- 'Decoupling' theme draws investors away from Europe, emerging markets: survey -
Global equity investors showed renewed love for U.S. stocks in June.
Bank of America Merrill Lynch said Tuesday that its June survey of global fund managers found equity investors are overweight U.S. stocks for the first time in 15 months (see chart below), with two out of three respondents saying the U.S. has the best outlook for corporate profits-a 17-year high. The increased U.S. weighting came at the expense of emerging-market and, in particular, eurozone exposure, the survey found.
The phenomenon appears to be part of the "decoupling" story that serves as a mirror image of the synchronized global growth narrative that helped underpin equity markets in 2017. Last year, strong growth around the globe was viewed as a pillar of a world-wide stock market rally. This year, worries about growth in emerging markets and in Europe contrast with growing confidence in the U.S. economy.
U.S. benchmarks notched a series of all-time highs in January, but a February downturn knocked the S&P 500 and Dow Jones Industrial Average into correction territory. While the Nasdaq Composite and small-cap Russell 2000 have returned to record territory, the S&P 500 and Dow have yet to return to all-time highs. Still, the U.S. benchmark S&P 500 is up 4.3% year to date versus a 0.4% fall for the pan-European Stoxx 600 index.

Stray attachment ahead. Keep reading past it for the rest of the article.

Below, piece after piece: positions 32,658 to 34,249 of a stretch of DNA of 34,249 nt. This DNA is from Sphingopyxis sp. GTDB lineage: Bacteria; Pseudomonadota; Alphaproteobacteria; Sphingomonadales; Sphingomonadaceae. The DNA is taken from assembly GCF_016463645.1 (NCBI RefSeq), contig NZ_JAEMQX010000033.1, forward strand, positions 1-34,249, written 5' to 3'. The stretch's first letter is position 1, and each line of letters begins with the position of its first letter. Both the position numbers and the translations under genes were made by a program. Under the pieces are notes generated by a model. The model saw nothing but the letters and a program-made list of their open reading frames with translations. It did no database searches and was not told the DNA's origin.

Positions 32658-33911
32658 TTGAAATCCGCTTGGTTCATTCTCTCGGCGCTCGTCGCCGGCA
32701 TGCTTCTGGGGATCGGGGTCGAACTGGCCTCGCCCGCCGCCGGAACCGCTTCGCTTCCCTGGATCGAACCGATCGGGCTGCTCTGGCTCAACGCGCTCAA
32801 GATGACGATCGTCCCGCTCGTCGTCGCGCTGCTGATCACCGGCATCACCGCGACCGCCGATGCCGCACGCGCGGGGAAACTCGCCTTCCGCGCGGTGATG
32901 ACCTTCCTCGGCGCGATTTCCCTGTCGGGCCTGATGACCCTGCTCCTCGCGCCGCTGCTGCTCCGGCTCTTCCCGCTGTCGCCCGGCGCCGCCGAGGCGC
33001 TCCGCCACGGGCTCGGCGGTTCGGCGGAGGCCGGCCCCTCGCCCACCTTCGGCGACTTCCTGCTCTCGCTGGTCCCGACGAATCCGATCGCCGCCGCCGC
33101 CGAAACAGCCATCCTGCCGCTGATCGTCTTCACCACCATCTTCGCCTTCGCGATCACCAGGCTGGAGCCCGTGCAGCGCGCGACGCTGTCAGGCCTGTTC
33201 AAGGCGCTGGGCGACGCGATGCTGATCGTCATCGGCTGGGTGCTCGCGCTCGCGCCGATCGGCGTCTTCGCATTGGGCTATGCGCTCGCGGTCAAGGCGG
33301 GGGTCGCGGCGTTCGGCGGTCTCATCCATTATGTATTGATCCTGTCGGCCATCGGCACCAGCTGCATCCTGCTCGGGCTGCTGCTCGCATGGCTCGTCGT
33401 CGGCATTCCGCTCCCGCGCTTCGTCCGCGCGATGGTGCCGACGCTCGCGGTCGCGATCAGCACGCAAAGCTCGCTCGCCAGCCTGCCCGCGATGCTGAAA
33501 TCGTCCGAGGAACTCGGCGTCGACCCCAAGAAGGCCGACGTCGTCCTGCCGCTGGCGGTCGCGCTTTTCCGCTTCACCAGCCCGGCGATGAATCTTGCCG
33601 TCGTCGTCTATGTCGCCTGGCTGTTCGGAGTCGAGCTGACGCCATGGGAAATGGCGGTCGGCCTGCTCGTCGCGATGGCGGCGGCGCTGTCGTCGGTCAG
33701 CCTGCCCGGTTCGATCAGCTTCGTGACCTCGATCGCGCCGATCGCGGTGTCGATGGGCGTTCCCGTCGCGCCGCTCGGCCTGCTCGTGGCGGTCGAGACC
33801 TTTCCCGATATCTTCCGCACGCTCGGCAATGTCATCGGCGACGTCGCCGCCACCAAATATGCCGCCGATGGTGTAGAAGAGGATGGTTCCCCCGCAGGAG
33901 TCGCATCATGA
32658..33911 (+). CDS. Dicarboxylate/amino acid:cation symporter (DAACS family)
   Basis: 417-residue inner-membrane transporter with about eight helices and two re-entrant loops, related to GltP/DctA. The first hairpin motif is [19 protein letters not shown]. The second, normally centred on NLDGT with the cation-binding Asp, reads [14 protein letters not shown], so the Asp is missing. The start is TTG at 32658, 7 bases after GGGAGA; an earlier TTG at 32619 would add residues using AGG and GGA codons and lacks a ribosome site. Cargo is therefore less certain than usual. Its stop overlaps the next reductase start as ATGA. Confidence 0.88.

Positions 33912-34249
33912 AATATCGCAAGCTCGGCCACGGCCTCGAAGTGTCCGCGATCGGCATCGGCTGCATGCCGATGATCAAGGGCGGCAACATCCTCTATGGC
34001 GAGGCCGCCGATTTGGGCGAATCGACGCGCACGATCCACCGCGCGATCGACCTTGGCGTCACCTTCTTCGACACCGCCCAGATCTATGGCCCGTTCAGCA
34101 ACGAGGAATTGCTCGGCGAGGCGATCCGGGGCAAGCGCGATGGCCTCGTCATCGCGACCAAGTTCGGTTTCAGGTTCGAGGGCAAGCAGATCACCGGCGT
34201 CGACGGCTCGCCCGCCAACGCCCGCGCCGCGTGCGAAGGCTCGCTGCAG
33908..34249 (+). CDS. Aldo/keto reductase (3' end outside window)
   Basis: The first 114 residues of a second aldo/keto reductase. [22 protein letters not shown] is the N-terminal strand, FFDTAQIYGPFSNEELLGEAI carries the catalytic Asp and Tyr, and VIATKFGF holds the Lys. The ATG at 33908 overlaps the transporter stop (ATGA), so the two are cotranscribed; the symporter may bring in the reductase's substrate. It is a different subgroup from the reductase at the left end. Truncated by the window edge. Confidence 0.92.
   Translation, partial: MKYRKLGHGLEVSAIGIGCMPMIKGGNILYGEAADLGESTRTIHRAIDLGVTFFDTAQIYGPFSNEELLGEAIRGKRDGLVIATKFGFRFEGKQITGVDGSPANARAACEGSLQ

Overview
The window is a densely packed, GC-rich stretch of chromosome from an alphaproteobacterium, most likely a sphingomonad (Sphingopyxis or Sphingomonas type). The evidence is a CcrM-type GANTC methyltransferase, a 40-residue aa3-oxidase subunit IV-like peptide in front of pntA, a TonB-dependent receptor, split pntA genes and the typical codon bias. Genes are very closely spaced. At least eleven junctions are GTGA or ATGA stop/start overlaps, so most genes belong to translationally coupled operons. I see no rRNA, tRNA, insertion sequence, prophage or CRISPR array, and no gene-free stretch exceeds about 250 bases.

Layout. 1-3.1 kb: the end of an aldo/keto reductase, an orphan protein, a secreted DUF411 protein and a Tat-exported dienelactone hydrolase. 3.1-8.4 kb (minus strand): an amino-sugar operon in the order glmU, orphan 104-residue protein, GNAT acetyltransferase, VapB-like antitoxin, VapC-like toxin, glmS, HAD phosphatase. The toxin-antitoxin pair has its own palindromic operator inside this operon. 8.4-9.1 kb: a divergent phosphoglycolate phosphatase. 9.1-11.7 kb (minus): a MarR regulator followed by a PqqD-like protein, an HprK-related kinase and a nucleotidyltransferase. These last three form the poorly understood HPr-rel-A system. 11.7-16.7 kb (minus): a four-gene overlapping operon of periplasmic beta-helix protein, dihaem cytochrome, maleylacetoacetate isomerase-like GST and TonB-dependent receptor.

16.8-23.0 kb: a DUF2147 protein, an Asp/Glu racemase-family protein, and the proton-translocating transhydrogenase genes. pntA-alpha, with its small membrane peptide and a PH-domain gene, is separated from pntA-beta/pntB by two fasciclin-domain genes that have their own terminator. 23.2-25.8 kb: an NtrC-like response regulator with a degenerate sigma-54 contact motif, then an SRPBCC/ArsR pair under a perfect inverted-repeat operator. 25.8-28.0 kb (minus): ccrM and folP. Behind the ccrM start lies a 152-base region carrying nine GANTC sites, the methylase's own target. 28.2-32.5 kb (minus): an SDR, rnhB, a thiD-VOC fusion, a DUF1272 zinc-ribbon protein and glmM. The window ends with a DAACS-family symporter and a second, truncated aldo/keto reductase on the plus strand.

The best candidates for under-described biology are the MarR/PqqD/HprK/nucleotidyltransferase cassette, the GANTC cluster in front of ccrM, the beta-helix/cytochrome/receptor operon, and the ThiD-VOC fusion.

Among other survey highlights, bets on large-cap tech companies, specifically the "long FAANG+BAT" position, continue to be viewed as the "most crowded" trade, topping the list for a fifth straight month. The double acronym refers to the U.S. tech giants Facebook Inc., Apple Inc., Amazon.com Inc., Netflix Inc. and Google parent Alphabet Inc. combined with Chinese tech juggernauts Baidu Inc.m Alibaba Group Holding Ltd. and Tencent Holdings Ltd.
On the bearish front, BAML analysts said a record 42% of investors believe corporations are overleveraged, which implies downside risk for equities versus government bonds.
Also, investors identified "trade war" as the biggest "tail risk" for markets, the survey found, with BAML noting that "trade tensions" have been the dominant macroeconomic worry for investors in 2018.
Among other highlights: